This article throws light upon the four modern control techniques used in an organisation. The modern control techniques are: 1. Network Techniques-PERT, CPM 2. Responsibility Accounting 3. Management Audit 4. Human Resources Accounting.

Modern Control Technique # 1. Network Techniques-PERT, CPM:

PERT (Programme Evaluation and Review Technique) was developed by the social project office of the U.S. Navy in 1958. At the same time engineers at the Due Part Company, U.S.A. also developed CPM (Critical Path Method). PERT and CPM utilize the same principles.

The basic difference between the two is that CPM assumes the duration of every activity to be constant in the organisation, therefore, every activity in the organisation is either critical or not.

In PERT, uncertainty in the duration of activities is allowed and is measured by three parameters—most optimistic duration, most likely duration and most pessimistic duration. PERT/CPM is used either to minimize total time, minimize total cost, minimize cost for a given total time, minimize time for a given cost or minimize idle resources in the organization.


Process of PERT/CPM:

The whole process involved in the preparation of PERT/ CPM is as follows:

1. Identification of activities to be performed in order to complete programme project in the organisation.

2. Sequential arrangement of various activities of a project in the organisation.


3. Estimate of time taken by each activity in the organisation.

4. Network construction—all activities of programme are connected sequentially to form a network known as PERT network in the organisation.

5. On the basis of analysis, critical activities are determined in the organisation. These are represented by a critical path, which shows that of activities on this path are not completed in time the entire project will be delayed by the amount the event is delayed in the organisation. Thus, based on estimates, the earliest or latest start time of an activity can be calculated in the organisation.



As a tool of planning and control its specific contribution is as follows:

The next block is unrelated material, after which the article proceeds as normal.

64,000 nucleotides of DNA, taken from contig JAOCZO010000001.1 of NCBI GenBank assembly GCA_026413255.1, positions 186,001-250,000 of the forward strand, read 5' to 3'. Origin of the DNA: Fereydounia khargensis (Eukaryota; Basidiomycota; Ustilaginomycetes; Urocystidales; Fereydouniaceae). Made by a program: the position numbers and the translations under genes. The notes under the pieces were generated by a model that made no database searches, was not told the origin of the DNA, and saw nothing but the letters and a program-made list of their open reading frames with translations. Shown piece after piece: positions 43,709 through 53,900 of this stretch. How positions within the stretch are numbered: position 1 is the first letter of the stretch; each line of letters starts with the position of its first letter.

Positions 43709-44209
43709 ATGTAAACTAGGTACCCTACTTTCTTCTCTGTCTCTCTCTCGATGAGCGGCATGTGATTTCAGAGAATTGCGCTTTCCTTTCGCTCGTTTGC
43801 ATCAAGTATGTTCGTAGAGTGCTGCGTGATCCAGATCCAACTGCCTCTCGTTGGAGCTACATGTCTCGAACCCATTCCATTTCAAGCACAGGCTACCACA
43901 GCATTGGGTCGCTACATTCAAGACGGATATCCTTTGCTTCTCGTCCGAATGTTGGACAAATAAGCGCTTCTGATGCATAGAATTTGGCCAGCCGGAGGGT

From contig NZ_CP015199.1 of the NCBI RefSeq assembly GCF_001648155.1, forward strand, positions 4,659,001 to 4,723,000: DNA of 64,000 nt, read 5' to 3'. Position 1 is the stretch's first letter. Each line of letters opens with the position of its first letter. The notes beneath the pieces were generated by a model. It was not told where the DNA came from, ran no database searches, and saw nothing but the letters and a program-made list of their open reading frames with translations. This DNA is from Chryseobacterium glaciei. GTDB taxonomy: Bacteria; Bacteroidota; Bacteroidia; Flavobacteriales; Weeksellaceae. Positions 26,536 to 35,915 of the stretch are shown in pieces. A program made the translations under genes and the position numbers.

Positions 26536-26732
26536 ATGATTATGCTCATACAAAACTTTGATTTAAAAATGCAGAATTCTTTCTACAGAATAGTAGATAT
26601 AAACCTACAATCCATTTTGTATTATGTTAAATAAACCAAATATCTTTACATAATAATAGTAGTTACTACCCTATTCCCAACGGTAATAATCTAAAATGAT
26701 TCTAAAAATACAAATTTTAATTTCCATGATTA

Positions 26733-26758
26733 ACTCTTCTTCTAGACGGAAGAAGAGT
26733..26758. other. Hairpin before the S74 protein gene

1. It helps in planning time schedules and costs and forces managers to plan because it is impossible to make a time-event analysis without planning and seeing how the pieces fit together in the organisation.

2. It also forces planning at lower levels because each manager has to plan the activities for which he is responsible in the organisation.

3. It focuses attention on critical activities because a delay in their performance will delay the whole project unless managers in the organisation are able to make up the time by shortening some future activities.


4. It poses for right action at right point and at right time in the organisation.

5. It forces all the components of a programme together in one chart, by showing the sequence and inter­relationships of different components, it permits simultaneous performance of the project of different parts of the project and highlights interdependence of different activities.

6. It forces managers to plan because it is impossible to make a time event network analysis without planning and seeing how the pieces fit together. Every subordinate is also forced to plan the events for which he is also responsible to finish the work assigned to them. Computation of the most likely time requires the manager to probe all uncertainties, pitfalls and possibilities in the project.

7. PERT makes possible a kid of feed-forward control, as a delay in one activity will affect succeeding activities and possibly the whole project, unless the management can somehow make up the time by shortening some future activities to finish the project in time.


8. Its network with its sub-systems creates a pressure for action at the right spot and levels in the organisation and at the right time to finish the project.


Following are some of the limitations of PERT/CPM:

1. The basic difficulty comes in the way of time estimates for the completion of activities because activities are of no-repetitive type in the organisation.